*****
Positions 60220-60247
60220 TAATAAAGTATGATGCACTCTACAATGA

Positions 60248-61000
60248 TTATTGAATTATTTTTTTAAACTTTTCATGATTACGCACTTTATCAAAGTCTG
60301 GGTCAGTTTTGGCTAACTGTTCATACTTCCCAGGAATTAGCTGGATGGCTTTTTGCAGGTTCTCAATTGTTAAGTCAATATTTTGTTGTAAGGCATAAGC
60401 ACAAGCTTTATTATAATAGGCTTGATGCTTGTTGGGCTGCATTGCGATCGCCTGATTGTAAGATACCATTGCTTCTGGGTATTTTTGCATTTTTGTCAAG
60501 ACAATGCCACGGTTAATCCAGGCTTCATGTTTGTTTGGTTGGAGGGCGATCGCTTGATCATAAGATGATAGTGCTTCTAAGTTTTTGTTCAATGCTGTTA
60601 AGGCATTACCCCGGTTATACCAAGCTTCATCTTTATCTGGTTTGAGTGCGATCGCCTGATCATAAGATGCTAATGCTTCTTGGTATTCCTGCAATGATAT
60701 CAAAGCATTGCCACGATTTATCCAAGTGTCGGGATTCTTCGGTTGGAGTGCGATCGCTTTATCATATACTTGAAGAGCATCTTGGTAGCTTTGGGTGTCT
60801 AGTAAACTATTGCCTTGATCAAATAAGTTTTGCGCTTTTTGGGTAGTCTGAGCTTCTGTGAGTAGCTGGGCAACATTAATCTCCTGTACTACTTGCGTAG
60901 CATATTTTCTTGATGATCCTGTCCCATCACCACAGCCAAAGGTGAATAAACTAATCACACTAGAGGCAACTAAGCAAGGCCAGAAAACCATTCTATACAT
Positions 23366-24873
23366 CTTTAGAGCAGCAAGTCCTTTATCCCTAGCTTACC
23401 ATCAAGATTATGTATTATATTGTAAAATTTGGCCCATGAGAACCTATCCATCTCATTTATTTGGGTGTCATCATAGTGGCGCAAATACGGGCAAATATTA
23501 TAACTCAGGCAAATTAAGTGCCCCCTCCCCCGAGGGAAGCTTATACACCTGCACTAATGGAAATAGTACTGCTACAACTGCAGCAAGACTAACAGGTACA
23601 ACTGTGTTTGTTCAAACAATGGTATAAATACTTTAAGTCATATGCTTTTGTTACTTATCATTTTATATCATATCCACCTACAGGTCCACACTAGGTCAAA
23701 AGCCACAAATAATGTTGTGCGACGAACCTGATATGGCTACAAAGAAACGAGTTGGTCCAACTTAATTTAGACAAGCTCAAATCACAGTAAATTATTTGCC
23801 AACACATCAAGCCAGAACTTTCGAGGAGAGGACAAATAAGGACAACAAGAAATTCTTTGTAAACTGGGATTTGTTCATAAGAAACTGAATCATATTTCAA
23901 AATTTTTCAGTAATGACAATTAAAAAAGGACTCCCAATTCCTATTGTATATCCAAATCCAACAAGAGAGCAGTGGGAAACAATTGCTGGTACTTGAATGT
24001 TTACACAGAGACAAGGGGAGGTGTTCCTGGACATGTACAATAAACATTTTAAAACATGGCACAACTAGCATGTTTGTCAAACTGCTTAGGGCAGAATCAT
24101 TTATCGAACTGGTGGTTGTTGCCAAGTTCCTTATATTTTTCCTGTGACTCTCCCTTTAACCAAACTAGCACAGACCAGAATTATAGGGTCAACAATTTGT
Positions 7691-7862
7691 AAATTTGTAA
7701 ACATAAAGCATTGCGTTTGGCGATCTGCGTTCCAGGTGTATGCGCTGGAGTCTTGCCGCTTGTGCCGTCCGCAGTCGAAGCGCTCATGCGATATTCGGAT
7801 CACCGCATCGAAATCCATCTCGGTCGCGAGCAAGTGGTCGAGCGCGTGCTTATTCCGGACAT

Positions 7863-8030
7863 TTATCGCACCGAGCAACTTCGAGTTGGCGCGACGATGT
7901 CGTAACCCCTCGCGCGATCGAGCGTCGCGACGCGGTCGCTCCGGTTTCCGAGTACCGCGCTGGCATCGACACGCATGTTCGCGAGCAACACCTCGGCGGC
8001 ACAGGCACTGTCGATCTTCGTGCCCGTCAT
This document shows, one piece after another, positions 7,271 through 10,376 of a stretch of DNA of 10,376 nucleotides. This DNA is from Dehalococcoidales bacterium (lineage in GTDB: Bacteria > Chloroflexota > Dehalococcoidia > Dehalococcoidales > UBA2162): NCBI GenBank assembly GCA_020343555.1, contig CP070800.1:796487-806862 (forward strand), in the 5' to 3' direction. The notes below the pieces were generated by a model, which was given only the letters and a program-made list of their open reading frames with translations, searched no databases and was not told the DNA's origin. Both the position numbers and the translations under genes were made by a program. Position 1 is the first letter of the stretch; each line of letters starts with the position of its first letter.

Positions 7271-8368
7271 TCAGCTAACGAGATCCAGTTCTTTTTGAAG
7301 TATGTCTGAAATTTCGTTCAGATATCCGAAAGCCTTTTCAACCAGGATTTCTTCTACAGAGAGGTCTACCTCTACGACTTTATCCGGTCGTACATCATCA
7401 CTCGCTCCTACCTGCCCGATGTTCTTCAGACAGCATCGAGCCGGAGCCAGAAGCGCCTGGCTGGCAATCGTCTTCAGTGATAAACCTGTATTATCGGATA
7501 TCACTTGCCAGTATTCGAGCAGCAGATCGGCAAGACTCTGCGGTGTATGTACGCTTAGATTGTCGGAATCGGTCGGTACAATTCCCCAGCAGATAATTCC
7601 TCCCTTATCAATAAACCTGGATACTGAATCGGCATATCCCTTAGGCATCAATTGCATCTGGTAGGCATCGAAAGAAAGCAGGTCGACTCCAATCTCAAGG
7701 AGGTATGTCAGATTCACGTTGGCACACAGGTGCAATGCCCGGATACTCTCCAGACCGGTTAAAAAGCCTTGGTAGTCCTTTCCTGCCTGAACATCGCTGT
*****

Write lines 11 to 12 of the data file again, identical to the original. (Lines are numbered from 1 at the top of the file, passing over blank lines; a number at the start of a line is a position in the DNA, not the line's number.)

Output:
60901 CATATTTTCTTGATGATCCTGTCCCATCACCACAGCCAAAGGTGAATAAACTAATCACACTAGAGGCAACTAAGCAAGGCCAGAAAACCATTCTATACAT
Positions 23366-24873